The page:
A High Calling.
Therefore I, a prisoner for serving the Lord, beg you to lead a life worthy of your calling, for you have been called by God. – Ephesians 4:1 NLT
One of the things to constantly keep in mind when reading most of the letters of Paul is that he is typically writing to a congregation, not an individual. Except in the case of his two letters to Timothy and the one he sent to Titus, most of his letters are intended for a particular body of believers. He is addressing the church corporately. In his letter to the Ephesian church, he is stressing the unique nature of their identity as part of the body of Christ. They are a diverse group of individuals from all walks of life and a variety of religious backgrounds, whom God has called together and placed within His family. They share a common bond as recipients of the grace of God made possible through Jesus Christ. And while everything about their diverse backgrounds might naturally result in disunity and dissension, Paul calls them to unity. They have been loved by God, so now they should love one another.
He begs them to lead lives worthy of their calling. He wants them to conduct their lives in a manner that is in keeping with God’s purpose in calling them in the first place. Then he gives them concrete examples of what that kind of corporate life will look like. They are to be humble, gentle, patient with each other, and willing to love in spite of one another’s faults and failures. He stresses that their union as members of God’s family was the work of the Spirit of God and, as a result, they should strive to maintain their peace with one another. This was not an easy thing considering the natural animosity Jews and Gentiles had toward one another. And it’s important to remember that, as a result of the Gospel, the church in Ephesus was made up of both factions. Paul reminds them that “there is one body and one Spirit, just as you have been called to one glorious hope for the future. There is one Lord, one faith, one baptism, and one God and Father, who is over all and in all and living through all” (Ephesians 4:4-6 NLT). Unity is the theme of this section. Unity in diversity.
God, in His infinite wisdom, has not only called together a diverse group of individuals and placed them into His family, He has gifted each and every one of them with special Spirit-enabled gifts designed to benefit the body of Christ. Among them are the leadership gifts He has given to the church in form of apostles, prophets, evangelists, and pastor-teachers. These individuals were given to the church by God in order to strengthen and equip the body of Christ so that each member would do his or her work effectively, resulting in a vibrant and growing church. The Greek word Paul uses for “equip” is katartismon which means preparing, mending, or restoring people to their proper use. There are those in the church whose primary responsibility it is to help the body function efficiently and effectively. The church functions best when each individual believer is utilizing his or her spiritual gift in order to build up the rest of the body. When everyone is doing their job and conducting their lives within the body of Christ according to their individual calling, the entire body prospers. And the goal of all of this activity is spiritual maturity – “until we all come to such unity in our faith and knowledge of God’s Son that we will be mature in the Lord, measuring up to the full and complete standard of Christ” (Ephesians 4:13 NLT).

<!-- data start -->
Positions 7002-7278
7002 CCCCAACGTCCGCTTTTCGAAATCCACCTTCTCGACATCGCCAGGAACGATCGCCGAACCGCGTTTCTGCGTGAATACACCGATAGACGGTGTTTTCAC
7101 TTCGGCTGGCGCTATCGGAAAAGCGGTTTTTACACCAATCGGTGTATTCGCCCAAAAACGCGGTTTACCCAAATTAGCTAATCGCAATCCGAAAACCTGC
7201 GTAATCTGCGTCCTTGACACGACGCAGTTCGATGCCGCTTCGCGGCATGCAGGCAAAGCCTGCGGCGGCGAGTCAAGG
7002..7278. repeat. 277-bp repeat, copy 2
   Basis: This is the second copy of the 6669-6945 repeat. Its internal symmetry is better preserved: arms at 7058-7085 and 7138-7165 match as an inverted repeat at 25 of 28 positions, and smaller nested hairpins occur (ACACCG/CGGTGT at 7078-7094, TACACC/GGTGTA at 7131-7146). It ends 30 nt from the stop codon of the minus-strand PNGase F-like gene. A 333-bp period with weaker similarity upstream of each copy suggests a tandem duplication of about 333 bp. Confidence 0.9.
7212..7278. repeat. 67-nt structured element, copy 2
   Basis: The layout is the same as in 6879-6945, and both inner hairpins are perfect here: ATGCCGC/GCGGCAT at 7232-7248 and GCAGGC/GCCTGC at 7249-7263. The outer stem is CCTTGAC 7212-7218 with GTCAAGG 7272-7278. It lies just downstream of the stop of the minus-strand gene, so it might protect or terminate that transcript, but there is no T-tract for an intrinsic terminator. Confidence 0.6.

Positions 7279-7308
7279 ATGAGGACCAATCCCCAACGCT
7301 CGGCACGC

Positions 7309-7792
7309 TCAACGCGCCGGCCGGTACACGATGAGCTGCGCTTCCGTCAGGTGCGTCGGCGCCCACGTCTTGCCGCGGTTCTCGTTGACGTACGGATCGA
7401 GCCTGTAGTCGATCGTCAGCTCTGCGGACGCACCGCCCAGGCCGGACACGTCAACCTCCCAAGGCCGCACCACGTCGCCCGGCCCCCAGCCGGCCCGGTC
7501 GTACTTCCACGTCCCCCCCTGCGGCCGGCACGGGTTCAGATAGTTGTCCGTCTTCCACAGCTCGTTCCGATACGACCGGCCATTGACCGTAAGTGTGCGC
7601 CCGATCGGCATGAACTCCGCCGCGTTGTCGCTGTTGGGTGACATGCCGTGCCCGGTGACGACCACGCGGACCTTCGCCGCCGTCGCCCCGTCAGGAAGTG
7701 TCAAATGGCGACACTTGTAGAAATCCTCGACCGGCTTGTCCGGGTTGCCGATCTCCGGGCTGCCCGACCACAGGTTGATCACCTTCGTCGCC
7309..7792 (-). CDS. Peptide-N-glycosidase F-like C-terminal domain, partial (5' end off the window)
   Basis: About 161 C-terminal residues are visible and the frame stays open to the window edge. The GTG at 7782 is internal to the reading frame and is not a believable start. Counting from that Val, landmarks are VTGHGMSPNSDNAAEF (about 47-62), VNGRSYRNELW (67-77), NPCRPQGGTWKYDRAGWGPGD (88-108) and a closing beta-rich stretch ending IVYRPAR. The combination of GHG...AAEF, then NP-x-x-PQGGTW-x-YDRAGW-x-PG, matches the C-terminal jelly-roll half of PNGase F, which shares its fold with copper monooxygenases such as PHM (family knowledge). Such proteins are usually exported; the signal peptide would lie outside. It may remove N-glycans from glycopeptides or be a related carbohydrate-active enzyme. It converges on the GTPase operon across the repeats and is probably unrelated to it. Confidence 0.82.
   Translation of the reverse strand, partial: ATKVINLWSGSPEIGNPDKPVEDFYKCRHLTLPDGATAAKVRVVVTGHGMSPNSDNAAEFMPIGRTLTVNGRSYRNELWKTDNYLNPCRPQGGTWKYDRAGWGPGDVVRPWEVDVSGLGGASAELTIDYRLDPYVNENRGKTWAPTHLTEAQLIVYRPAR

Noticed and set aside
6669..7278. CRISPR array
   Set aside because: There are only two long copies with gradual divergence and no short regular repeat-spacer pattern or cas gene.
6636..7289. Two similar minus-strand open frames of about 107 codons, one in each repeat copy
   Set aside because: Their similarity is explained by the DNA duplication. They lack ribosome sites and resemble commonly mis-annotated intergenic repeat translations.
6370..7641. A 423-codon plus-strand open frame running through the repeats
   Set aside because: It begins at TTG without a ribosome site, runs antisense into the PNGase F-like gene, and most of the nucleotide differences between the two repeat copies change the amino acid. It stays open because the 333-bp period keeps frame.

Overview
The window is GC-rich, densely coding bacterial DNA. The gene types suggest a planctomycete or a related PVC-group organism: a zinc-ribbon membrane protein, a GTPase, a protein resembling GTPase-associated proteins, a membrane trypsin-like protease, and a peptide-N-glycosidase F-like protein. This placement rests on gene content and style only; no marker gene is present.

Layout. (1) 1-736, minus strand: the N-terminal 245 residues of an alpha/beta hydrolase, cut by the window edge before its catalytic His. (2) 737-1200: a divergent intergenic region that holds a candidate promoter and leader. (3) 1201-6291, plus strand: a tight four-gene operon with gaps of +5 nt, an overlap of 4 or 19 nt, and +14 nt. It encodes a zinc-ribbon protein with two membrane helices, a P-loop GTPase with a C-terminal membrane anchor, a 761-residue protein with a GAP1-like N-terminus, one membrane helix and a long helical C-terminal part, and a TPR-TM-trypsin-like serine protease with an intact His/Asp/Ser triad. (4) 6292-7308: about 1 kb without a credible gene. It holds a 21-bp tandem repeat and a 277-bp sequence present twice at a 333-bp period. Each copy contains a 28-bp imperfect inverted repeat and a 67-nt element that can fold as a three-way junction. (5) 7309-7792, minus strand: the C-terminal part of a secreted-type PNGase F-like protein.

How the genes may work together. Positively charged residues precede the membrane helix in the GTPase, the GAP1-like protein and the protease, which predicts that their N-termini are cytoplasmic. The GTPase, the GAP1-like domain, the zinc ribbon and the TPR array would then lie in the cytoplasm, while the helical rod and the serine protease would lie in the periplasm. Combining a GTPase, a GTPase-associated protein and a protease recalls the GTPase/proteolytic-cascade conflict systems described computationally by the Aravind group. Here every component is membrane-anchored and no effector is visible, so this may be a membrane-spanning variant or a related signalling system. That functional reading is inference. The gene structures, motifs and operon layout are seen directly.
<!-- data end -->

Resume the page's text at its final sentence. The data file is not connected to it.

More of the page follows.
Spiritual maturity or increasing Christ-likeness is God’s objective for the church, and everyone plays a vital role in the process. God’s plan calls for unity and a shared concern for one another. “He makes the whole body fit together perfectly. As each part does its own special work, it helps the other parts grow, so that the whole body is healthy and growing and full of love” (Ephesians 4:16 NLT). We are in this together. The church is not a collection of individual believers growing independently and in isolation, but a body where each part has been meticulously and strategically placed by God and designed to function in a symbiotic and sympathetic relationship. This God-ordained and Spirit-empowered entity called the church is to be a remarkable witness to God’s amazing wisdom. It shouldn’t work, but it does. But only as long as we live in humility, gentleness, patience and love with one another, doing everything we can to maintain the unique spirit of unity that God has created to experience.
Father, thank You for the church. When I consider the incredible diversity of the body of Christ and the wide assortment of personalities and backgrounds represented, I am amazed that it works at all. In spite of our individual sin natures and tendency to live self-centered lives even in the midst of community, Your Spirit makes it all function – in spite of us. Give us a growing desire to live in unity, using our God-given gifts to benefit one another. Help us to understand that we grow best when we grow together. Amen.
Grow Pastor & Minister to Men